Sensory Processing Disorder in Down syndrome – DYI Therapies
Yes it is true! Many children with Down syndrome suffer from some sort of Sensory Processing Disorder ( SPD). Lately all we here about the Children with Autism and SPD, but we must not forget about this special group of people who also suffer from SPD.
Children with Down Syndrome often suffer from sensory processing disorder as well. Because their muscle tone is poor, they do not ‘feel’ their body properly. They do not stand firmly on the ground, they are clumsy sometimes and may dislike being touched. Being moved, for example on a swing, scares them easily.
Now I can’t deny, and you know this as well as I do that they love to touch things anyways, and sometimes too frequently. Playing games with them is a good way to enable them to react to being touched and being moved. As a result they become more conscious of their body and their movements. Thus they pay more attention to what they are doing and are better able to react to their environment.
What makes it even harder for most of the families who have Down syndrome is that they are unable to receive the therapy support that children with Autism receive. I am one of those families and it can be challenging. So when we have to take matters into our own hands we need to become creative.
It’s fairly simple to find products to turn one of your spare rooms, or your childs bedroom into a sensory room for a child. Many items can be found at garage sales and dollar stores.
First let me explain a little about SPD and it’s therapies.
“Sensory integration Therapy is used as a treatment of developmental disorders in patients with established dysfunction of sensory processing, e.g., children with Down syndrome, attention deficit hyperactivity disorder (ADHD), Autism. Sensory integration therapy may be offered by occupational and physical therapists who are certified in sensory integration therapy.” https://www.bcbsmt.com/medicalpolicies/NewPolicies/Sensory%20Integration%20Therapy.aspx
So you are probably asking yourself as I did many times early on “What defines sensory integration dysfunction or a sensory processing disorder?”
How do I know if my child has SPD?
First sensory integration dysfunction by itself is not a clinical diagnosis, according to the DSM-IV (American Psychiatric Association 2000). Which, translated, means that there are no specific medical test, blood work to check for it, so basically it requires a health professional (usually an occupational therapist or a physical therapist) working from an observational checklist marking off specific indicators under specific categories.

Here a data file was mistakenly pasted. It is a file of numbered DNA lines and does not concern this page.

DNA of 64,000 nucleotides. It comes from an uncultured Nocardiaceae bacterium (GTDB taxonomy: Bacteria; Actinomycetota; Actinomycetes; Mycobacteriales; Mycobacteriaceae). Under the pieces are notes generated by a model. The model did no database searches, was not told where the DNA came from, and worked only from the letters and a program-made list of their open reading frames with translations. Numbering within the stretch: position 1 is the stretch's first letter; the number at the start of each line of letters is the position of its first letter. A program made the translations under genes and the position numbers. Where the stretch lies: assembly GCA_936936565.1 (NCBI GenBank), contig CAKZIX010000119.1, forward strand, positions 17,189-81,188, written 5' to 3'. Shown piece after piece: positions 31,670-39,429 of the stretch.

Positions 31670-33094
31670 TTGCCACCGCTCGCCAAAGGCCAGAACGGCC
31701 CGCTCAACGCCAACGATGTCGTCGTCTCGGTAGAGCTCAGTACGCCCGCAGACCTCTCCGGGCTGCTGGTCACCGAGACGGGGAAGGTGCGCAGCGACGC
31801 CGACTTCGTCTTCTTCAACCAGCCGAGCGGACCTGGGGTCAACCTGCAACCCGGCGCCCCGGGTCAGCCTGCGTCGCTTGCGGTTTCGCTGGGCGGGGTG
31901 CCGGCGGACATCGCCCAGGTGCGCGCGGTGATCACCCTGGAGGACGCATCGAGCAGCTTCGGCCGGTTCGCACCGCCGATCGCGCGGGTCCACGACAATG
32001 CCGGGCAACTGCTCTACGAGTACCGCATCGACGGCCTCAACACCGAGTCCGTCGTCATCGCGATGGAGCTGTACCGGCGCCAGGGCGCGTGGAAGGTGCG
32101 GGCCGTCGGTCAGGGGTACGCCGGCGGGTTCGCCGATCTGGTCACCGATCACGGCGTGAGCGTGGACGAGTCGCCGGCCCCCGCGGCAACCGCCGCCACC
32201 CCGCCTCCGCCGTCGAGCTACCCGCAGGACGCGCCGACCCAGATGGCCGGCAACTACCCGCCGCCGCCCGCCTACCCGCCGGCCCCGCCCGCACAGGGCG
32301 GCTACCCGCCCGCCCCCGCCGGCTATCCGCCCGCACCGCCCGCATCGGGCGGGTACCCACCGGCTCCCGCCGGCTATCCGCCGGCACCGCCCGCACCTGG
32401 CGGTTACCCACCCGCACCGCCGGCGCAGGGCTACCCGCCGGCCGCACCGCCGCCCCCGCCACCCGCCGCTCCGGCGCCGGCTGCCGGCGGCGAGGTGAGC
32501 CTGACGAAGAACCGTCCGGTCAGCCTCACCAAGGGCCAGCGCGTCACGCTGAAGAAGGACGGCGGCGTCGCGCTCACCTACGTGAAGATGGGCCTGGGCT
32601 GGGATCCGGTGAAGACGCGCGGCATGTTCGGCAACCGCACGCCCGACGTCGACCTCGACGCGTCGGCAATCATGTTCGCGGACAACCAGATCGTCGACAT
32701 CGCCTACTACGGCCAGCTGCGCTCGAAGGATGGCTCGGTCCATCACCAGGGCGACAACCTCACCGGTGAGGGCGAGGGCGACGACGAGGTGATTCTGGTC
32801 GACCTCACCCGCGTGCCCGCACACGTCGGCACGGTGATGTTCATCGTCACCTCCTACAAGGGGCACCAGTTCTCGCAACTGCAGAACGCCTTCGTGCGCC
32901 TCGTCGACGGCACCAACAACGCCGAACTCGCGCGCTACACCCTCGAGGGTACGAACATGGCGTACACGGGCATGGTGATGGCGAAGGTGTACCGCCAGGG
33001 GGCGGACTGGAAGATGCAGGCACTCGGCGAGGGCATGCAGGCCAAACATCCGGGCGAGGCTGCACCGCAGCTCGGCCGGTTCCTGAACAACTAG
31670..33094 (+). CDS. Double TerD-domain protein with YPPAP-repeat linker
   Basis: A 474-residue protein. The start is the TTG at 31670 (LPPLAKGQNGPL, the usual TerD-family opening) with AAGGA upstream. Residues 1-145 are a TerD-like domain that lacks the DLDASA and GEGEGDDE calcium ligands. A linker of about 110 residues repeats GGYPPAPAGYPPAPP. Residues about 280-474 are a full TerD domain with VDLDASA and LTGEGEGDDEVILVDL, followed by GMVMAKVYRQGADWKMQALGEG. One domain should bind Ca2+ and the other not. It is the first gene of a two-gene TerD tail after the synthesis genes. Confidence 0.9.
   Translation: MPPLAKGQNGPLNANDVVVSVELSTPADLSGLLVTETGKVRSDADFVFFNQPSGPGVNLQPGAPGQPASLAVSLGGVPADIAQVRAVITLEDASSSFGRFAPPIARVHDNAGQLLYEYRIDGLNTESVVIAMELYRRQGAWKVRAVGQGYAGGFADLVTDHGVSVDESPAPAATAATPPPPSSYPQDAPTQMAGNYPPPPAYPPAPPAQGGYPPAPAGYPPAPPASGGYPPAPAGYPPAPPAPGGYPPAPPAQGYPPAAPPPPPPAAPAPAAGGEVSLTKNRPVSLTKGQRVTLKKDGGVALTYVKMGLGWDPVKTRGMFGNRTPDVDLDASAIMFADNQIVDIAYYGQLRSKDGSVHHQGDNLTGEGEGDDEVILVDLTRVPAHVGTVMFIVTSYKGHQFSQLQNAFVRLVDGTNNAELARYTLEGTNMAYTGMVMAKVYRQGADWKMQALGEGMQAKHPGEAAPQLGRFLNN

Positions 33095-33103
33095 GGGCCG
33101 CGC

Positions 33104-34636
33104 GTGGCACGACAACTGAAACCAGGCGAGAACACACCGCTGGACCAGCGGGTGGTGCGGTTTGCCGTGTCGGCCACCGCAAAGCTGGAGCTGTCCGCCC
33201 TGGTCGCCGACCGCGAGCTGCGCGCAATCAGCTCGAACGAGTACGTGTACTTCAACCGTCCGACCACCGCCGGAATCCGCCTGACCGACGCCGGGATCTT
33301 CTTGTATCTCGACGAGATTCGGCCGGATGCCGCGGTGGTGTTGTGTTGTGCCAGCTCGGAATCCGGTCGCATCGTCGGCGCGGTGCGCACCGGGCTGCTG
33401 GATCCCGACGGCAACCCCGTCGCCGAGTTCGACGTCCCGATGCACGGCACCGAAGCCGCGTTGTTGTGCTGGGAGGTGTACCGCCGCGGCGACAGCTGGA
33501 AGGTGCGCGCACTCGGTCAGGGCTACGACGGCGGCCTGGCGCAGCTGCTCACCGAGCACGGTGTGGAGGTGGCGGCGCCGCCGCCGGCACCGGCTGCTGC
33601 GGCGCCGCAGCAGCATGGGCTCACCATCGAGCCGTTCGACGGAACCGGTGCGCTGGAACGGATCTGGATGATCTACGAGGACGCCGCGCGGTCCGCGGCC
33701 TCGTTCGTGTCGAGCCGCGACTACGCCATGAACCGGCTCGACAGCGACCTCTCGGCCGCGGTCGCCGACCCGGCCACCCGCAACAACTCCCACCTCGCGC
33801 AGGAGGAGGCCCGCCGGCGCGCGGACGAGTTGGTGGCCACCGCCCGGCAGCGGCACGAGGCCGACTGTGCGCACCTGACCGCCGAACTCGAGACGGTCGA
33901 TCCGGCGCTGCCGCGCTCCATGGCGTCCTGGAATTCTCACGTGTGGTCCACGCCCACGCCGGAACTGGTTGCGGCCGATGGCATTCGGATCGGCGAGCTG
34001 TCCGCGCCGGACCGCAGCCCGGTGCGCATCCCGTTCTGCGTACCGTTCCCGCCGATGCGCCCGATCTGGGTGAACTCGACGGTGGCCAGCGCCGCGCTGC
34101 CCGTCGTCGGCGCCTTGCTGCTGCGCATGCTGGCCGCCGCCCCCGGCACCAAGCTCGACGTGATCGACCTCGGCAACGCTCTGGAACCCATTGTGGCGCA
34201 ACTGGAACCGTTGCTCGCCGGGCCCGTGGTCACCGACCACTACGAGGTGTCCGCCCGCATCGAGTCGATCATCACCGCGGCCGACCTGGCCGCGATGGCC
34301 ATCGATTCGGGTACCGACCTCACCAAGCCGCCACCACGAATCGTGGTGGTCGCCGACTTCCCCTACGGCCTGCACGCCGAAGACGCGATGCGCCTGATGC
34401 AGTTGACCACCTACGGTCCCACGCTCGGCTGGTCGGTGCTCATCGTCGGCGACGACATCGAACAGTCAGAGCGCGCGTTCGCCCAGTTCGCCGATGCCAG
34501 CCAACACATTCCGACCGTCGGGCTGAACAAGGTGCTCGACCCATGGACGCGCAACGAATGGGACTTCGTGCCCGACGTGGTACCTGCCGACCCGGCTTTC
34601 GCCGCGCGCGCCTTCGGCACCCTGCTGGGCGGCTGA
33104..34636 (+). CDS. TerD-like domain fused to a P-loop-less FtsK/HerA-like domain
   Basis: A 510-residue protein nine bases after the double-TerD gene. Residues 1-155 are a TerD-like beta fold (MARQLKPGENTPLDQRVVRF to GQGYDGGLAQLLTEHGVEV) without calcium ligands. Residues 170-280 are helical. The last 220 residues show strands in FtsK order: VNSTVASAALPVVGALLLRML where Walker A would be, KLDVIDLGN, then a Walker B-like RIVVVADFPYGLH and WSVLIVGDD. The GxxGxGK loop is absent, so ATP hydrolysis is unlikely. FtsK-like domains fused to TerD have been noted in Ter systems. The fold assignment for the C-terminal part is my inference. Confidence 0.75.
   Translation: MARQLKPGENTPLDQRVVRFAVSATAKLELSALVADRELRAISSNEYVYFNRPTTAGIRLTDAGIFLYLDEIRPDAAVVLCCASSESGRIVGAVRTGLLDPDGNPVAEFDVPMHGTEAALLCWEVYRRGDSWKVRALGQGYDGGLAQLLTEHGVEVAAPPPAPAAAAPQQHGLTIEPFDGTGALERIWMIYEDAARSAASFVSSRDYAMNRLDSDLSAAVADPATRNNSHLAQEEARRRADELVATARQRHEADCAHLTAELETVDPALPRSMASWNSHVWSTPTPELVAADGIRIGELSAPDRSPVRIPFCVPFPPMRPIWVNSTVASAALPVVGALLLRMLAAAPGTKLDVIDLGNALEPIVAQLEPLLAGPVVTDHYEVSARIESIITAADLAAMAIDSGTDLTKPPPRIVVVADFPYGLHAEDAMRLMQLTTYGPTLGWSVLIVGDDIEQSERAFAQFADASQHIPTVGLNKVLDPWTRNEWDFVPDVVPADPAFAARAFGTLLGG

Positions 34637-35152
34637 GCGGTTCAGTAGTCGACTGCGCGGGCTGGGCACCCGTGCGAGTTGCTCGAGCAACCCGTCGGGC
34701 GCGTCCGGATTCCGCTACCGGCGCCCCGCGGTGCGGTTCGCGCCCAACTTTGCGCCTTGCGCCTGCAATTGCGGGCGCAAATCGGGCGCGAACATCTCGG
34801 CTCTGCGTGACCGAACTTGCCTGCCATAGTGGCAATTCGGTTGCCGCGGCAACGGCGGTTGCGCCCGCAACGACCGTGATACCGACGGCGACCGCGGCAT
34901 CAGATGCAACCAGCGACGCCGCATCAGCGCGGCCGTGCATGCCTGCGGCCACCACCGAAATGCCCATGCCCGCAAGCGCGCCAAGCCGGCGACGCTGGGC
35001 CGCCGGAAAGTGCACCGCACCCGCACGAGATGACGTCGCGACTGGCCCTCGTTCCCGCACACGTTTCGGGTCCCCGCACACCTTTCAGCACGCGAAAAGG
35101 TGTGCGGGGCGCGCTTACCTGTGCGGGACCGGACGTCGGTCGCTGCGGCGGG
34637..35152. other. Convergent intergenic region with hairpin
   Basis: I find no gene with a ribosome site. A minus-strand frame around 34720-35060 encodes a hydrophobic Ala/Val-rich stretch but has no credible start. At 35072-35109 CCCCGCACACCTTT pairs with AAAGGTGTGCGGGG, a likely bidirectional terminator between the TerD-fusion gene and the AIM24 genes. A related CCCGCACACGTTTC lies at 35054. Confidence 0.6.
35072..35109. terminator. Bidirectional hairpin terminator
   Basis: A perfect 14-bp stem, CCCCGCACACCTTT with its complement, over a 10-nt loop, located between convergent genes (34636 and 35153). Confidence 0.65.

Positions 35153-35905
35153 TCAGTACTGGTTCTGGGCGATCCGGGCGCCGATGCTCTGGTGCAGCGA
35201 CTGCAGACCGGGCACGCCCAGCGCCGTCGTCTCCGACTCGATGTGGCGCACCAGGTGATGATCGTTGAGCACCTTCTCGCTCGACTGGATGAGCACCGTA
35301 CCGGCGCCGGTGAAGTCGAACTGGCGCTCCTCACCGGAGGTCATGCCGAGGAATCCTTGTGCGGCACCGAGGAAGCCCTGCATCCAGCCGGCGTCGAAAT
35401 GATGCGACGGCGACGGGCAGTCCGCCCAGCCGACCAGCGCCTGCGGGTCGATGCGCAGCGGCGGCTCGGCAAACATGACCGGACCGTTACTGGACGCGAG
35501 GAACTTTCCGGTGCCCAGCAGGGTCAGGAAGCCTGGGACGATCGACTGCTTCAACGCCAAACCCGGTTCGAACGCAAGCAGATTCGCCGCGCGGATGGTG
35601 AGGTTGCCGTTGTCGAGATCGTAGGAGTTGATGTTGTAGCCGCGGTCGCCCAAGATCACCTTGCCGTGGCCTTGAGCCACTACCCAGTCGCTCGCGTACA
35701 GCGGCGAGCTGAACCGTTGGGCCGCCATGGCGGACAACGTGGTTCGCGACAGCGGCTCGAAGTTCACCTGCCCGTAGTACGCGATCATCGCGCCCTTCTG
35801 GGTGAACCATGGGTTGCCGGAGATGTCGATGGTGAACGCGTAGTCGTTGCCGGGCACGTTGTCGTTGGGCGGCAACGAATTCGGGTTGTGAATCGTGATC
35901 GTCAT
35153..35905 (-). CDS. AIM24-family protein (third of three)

Second, the term “sensory integration dysfunction” is often used interchangeably with “sensory dysfunction” and sensory processing disorder,” making things confusing at times. I was very confused at first as I know many parents are. Most times sensory integrations dysfunction is not a stand alone diagnosis. It usually is pared up with other diagnoses such as autism spectrum disorder, cerebral palsy, Down syndrome, ADHD, learning disabilities, etc. It is possible for a child to only have SPD, but it is very rare from what I have been told. Only rarely have we encountered a child with a straight diagnosis of only sensory integration dysfunction. http://www.comeunity.com/disability/sensory_integration/sensoryintegrationdysfunction.html
The first thing you need to do to provide Sensory therapy is to look at your environment. With today’s economy most families do not have the funds to go out and buy every sensory item they see. So I thought I would share with you a few of the things that we did for my son.
We started in his bedroom first because to him that is a safe haven. So I wanted it to be as sensory friendly as possible. Paint the room with pastel colors. Soft yellows, blues and greens are ideal. My son’s is a sea-foam green. It used to be my daughters room, and when she moved out we moved my son in there because it is a bigger room. His old room was dark blue, and that was not good for him.
Wall mirrors can be turned vertically or horizontally and placed at different lengths on the walls of the room. These are usually available at department stores for about $5 each. My son has a vertical one just next to his bed.
We have a Lava Lamp and an Optic Lamp in his room. I am also looking at adding some additional lights and just found these tear drop lights that are wonderful http://www.coolstuffcheap.com/rainbow-raindrop.html
We also have a tent over his bed along with weighted stuffed animals and blankets.
As for the other parts of the house we have been bag chair, therapy ball, and a vibrating mat that goes on the rocking chair. All of these things can be purchased cheaply at yard sales, or dollar stores. You may even already have these items in your home and just did not think that they were providing sensory therapy to your child!!
Some other things that we have done at home are therapy in a Jar. Take an old mason jar, fill it with water, add some glitter and some food coloring and presto!!! You have a sensory jar!
Beans, Beans, and More Beans!!
My little guys loves to play with these beans. The provide not only a sensory input for him, but also help with his fine motor!
And since weighted vests cost a fortune and are not really kid friendly, we thought we would try making our own. This works great as long as there are items in the pockets. It does not work the same a weighted vest, but it does help. There is also a place to clip on his communication book. You can read more about the vest here http://www.voicesfordownsyndrome.com/dyiweightedvest/
I will post more in the future as we are always doing things around the house to provide sensory therapy for my son.